Hi, this is my first topic here and I want to know how do I make matrices in Ultra Fractal.

Thanks!

Hi, this is my first topic here and I want to know how do I make matrices in Ultra Fractal. Thanks!
 
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Matrices are called arrays. See the help file for a brief description.

Matrices are called arrays. See the help file for a brief description.
 
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Matrices are called arrays. See the help file for a brief description.

I never thought of that before. Could be worth a try. Maybe an example with a two-variable Newton fractal could give me a template?

>Matrices are called arrays. See the help file for a brief description. I never thought of that before. Could be worth a try. Maybe an example with a two-variable Newton fractal could give me a template?
 
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It's harder because there is no library of matrix manipulations, like matrix-vector multiplication or solving linear equations. I've mainly seen arrays used for remembering intermediate results for later use, such as
complex zsave[#maxiter+1]
...
zsave[i] = pz
...
And do something with the array at the end.

It's harder because there is no library of matrix manipulations, like matrix-vector multiplication or solving linear equations. I've mainly seen arrays used for remembering intermediate results for later use, such as complex zsave[#maxiter+1] ... zsave[i] = pz ... And do something with the array at the end.
 
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Since the addition of functions/classes in UF5, it's possible for
someone to write a library of matrix/vector manipulation functions. So
this doesn't have to a built-in feature.

It turns out we can make a library of matrix/vector multiplication functions. So, where do I start?

While function declarations in formulas are useful, you cannot access them from another formula. To be able to re-use code in multiple formulas, you need to use classes instead.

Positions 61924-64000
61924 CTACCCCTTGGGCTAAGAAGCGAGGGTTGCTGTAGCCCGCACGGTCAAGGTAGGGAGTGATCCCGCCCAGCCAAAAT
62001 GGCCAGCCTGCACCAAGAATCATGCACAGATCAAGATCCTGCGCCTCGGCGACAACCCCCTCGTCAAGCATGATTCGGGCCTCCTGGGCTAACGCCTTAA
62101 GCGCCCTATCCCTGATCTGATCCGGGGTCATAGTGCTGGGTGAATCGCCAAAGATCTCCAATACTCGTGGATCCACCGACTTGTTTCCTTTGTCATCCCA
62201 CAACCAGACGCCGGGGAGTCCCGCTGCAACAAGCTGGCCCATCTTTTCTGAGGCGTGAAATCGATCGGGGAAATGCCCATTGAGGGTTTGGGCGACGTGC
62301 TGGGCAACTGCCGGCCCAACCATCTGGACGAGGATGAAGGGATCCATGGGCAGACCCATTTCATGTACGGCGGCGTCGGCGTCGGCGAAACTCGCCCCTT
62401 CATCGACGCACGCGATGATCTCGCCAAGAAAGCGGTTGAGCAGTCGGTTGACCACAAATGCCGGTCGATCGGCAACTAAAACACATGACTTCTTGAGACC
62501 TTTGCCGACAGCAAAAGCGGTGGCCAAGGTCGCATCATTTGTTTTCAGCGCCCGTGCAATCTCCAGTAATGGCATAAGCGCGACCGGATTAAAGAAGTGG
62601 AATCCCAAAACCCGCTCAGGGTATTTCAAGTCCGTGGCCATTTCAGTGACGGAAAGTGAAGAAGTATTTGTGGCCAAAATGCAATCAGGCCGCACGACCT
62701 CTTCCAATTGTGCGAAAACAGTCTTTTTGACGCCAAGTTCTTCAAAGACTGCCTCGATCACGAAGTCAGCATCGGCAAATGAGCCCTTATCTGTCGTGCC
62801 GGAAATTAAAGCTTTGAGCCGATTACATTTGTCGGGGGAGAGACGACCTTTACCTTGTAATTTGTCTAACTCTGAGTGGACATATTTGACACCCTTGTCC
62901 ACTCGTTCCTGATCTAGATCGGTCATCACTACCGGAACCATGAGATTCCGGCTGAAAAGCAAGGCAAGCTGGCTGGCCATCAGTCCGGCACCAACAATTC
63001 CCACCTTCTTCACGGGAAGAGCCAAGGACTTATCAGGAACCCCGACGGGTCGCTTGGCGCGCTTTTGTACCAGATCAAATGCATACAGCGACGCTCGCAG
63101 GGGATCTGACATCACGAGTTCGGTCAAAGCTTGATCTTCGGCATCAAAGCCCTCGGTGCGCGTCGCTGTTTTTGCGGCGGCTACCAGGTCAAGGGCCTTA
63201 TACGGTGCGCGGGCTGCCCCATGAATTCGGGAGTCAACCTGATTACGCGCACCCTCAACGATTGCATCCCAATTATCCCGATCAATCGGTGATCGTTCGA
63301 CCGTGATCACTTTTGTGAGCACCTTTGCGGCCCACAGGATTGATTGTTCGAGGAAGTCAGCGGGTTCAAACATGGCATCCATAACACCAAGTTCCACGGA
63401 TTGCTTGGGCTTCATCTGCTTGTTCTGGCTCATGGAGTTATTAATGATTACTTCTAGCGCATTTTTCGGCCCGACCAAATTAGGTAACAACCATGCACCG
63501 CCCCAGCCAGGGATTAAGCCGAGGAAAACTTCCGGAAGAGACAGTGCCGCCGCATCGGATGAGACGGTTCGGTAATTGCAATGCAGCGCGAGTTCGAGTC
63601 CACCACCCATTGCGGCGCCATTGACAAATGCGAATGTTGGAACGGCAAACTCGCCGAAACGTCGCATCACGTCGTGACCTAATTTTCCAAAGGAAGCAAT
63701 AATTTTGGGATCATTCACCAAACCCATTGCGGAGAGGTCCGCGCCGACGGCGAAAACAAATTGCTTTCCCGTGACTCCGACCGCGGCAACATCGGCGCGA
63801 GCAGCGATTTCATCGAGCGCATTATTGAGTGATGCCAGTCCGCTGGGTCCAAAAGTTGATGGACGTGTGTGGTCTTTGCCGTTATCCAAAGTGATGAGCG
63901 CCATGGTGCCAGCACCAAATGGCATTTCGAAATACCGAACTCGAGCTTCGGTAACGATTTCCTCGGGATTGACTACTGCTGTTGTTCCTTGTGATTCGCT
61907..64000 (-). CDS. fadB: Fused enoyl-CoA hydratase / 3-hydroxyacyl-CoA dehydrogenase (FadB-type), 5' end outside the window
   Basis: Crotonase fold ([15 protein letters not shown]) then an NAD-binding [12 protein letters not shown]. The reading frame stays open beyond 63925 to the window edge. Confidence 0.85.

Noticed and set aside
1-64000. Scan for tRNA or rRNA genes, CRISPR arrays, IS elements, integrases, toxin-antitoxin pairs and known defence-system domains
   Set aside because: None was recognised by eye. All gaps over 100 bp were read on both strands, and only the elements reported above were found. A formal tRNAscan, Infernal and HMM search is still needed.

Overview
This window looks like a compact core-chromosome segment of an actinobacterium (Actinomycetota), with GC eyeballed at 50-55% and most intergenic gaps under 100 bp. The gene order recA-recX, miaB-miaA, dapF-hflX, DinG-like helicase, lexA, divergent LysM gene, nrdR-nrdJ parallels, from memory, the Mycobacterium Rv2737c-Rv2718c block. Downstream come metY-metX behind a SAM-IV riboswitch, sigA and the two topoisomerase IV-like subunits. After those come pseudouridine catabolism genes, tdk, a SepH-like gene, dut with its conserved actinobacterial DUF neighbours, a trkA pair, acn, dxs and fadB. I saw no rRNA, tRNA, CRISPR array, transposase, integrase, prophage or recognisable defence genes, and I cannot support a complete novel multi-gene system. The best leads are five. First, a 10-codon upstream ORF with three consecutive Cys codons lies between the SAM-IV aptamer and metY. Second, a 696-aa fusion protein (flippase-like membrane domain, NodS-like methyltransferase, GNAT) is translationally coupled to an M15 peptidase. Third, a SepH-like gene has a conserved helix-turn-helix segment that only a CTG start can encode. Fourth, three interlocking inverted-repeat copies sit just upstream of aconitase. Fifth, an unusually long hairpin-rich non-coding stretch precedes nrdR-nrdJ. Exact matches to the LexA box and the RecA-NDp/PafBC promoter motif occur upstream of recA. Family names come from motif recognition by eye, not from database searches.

A class is a declaration of a set of variables and functions that operate on these variables.
An object is an instance of its class. This class is the type of the object, just like int is the type of an integer variable.
The variables of a class are called fields.
The functions of a class are called methods. Both fields and methods are also known as the members of a class.
Classes are declared in formula files, or in plug-in library files with the .ulb file extension. A class looks a bit like a regular formula entry, but the entry identifier is preceded by the class keyword. Here is an example of a simple class that represents a point with integer coordinates:

class Point {
public:
  func Point(int aX, int aY)
    x = aX
    y = aY
  endfunc

  float func distance(Point p)
  ; Returns the distance to the second point p.
    return sqrt(sqr(p.x - x) + sqr(p.y - y))
  endfunc

  int x
  int y
}

This class, named Point, contains a constructor, which is a special function that initializes an instance of the class. The constructor always has the same name as the class. Also, there is an additional method called distance, and two fields called x and y that store the coordinates of the point.

This could come in handy.

> Since the addition of functions/classes in UF5, it's possible for someone to write a library of matrix/vector manipulation functions. So this doesn't have to a built-in feature. It turns out we can make a library of matrix/vector multiplication functions. So, where do I start? > While function declarations in formulas are useful, you cannot access them from another formula. To be able to re-use code in multiple formulas, you need to use classes instead. A class is a declaration of a set of variables and functions that operate on these variables. An object is an instance of its class. This class is the type of the object, just like int is the type of an integer variable. The variables of a class are called fields. The functions of a class are called methods. Both fields and methods are also known as the members of a class. Classes are declared in formula files, or in plug-in library files with the .ulb file extension. A class looks a bit like a regular formula entry, but the entry identifier is preceded by the class keyword. Here is an example of a simple class that represents a point with integer coordinates: ```` class Point { public: func Point(int aX, int aY) x = aX y = aY endfunc float func distance(Point p) ; Returns the distance to the second point p. return sqrt(sqr(p.x - x) + sqr(p.y - y)) endfunc int x int y } ```` > This class, named Point, contains a constructor, which is a special function that initializes an instance of the class. The constructor always has the same name as the class. Also, there is an additional method called distance, and two fields called x and y that store the coordinates of the point. This could come in handy.
 
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Note that we already have a Vector class in the common.ulb file. If you were to add a matrix library (in your own ulb file), it would be handy to use that Vector class.

Note that we already have a Vector class in the common.ulb file. If you were to add a matrix library (in your own ulb file), it would be handy to use that Vector class.

Ultra Fractal author

 
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